Miraculously as we build up to this year's Waitangi Day, there is not a misguided and emotive "Maori" issue dominating the nation's attention, writes Jon Stokes.

Last year somehow, the TPP was allocated as the most pressing issue for Maori.

It should not have been, and as it turns out it was not an especially important issue for Maori. Ironically, it was neutered by the leader of the very country the agreement was said to be designed to favour.

This year, other than the shenanigans of some at Te Tii Marae, and the issue of who from the political ranks will attend its pageantry, there is opportunity for the most pressing issue to be one actually relevant to Maori.


This year is an election year, which will determine whether there is real momentum in focusing on the crucial myriad of issues for Maori including housing, income disparity, education, health, and Maori development over the coming three years.

The last year has seen some harrowing outcomes for minorities in some of the world's largest and most powerful democracies. We have seen a growing nationalism among disaffected middle-class white voters in the UK and US.

Reading the feedback on media websites and general social media pages, shows this country too has an increasingly vocal and vicious group who share the views of many of the Trump crew intent on taking down the "Libtards" and who do not believe anything from the "liberal mainstream media".

Oddly I see several brown faces weighing-in on the side of many of the simplistic and ultimately damaging policies and views being shared and implemented by Trump, his administration and supporters.

This election year, Maori issues will be again topical.

Backlash and criticism of the "privilege" Maori endure will return as a theme that will be eagerly supported by a growing number of those looking for something to blame for the failings in their world and sense that the dominance their demographic once enjoyed is now waning.

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Maori, this year especially, will need a champion to respond when the attacks come and to shine light on the "alternative facts" which are now the staple of the hard right.

We will need champions to withstand Winston, and whichever Act politician and stray National MP or electoral hopeful has a go and seeks the easy route of criticising Maori.

The Maori Party, which has been ably led by Minister of Maori Affairs Te Ururoa Flavell, supported by his articulate and confident co-leader Marama Fox, are ideally placed to be our champions.

There has been a reinvigoration of the party in recent years and it has been more nimble and active in responding to the needs of Maori and ensuring we are getting a fairer share of government resources.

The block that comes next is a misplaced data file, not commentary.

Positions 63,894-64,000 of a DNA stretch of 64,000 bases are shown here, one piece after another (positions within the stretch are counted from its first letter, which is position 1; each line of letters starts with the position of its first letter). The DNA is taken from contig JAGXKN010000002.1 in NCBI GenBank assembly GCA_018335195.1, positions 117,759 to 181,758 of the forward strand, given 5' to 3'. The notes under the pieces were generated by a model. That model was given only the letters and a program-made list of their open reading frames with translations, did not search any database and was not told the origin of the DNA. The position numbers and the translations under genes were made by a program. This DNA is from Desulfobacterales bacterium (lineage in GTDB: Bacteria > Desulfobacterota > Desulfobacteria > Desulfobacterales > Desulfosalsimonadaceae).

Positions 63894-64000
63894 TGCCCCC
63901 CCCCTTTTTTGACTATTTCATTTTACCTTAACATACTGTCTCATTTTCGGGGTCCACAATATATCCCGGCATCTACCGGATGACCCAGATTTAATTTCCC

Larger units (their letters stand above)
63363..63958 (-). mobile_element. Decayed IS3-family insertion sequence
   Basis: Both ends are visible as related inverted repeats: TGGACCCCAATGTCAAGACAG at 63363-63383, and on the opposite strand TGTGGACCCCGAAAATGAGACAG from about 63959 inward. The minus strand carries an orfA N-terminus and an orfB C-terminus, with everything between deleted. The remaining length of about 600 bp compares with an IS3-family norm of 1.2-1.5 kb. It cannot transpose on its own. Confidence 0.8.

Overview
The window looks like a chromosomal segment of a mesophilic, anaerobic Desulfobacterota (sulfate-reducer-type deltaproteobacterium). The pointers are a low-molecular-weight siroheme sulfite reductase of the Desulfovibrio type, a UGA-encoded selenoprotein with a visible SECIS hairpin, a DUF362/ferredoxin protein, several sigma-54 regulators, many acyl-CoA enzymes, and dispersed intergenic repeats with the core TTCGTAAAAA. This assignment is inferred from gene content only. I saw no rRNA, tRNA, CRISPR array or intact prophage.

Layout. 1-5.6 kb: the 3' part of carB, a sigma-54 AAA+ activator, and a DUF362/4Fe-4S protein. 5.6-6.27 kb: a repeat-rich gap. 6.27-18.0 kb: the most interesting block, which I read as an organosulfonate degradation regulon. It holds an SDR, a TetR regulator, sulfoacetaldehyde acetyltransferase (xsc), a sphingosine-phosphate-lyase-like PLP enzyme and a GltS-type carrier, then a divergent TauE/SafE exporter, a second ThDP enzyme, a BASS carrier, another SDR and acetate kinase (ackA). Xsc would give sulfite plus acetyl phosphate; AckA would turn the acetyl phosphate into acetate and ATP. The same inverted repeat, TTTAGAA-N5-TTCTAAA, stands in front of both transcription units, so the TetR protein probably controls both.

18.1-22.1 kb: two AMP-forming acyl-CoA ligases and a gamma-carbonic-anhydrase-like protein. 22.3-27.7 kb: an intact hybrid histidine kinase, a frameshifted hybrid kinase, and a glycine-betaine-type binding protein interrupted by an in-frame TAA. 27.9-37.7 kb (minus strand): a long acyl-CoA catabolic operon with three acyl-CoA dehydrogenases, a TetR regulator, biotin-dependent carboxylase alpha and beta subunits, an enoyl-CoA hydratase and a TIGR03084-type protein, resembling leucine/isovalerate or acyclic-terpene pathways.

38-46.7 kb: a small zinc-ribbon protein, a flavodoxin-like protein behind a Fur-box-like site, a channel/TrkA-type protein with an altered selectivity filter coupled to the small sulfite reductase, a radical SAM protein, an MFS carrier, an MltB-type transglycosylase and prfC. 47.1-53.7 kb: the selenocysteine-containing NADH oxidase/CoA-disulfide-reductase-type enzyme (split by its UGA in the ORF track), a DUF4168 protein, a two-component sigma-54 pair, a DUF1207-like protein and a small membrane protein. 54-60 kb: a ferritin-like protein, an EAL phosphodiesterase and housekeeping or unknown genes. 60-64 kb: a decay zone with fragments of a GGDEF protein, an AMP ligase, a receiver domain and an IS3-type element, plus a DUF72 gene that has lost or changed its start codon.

Tuku Morgan as relatively new party president can take some credit for this invigoration. Tuku is a man who is excellent at working the crowd.

He just struggles to follow through on promises made, and to know where his influence stops and it becomes the responsibility of others.

There is the challenge for Maori at Waitangi. Who will be our champions? Who will control the Maori party as we move towards election later this year and following the election.

If candidates are selected by the regions, and if voters in the seven Maori electorates decide who goes to Parliament, what part do the unelected officials of the "royal house" of the Kingitanga have in influencing Maori Party policy and decisions.

Is it really possible for Hone and the Mana Party to work in an alliance with the Maori Party?

If Labour manages to offer enough sweeteners to Winston to get NZ First to coalesce with them and the Greens to form the next government, then what real influence will Labour's Maori MPs have in such a crowded tent?

When Maori congregate this Waitangi Day, be they iwi leaders at the Bay of Islands Copthorne, or speakers at Te Tii Marae, or those throughout the motu who may be fishing, swimming, relaxing and spending time with whanau - they need to set aside time and deliberation to determine how Maori are best placed to maximise their potential for the next three years, by deciding who we want leading and ensuring our voice is heard, and that we are getting our fair share of allocation resources from the corridors of power after the next election.

Jon Stokes is a former Maori issues reporter for the New Zealand Herald.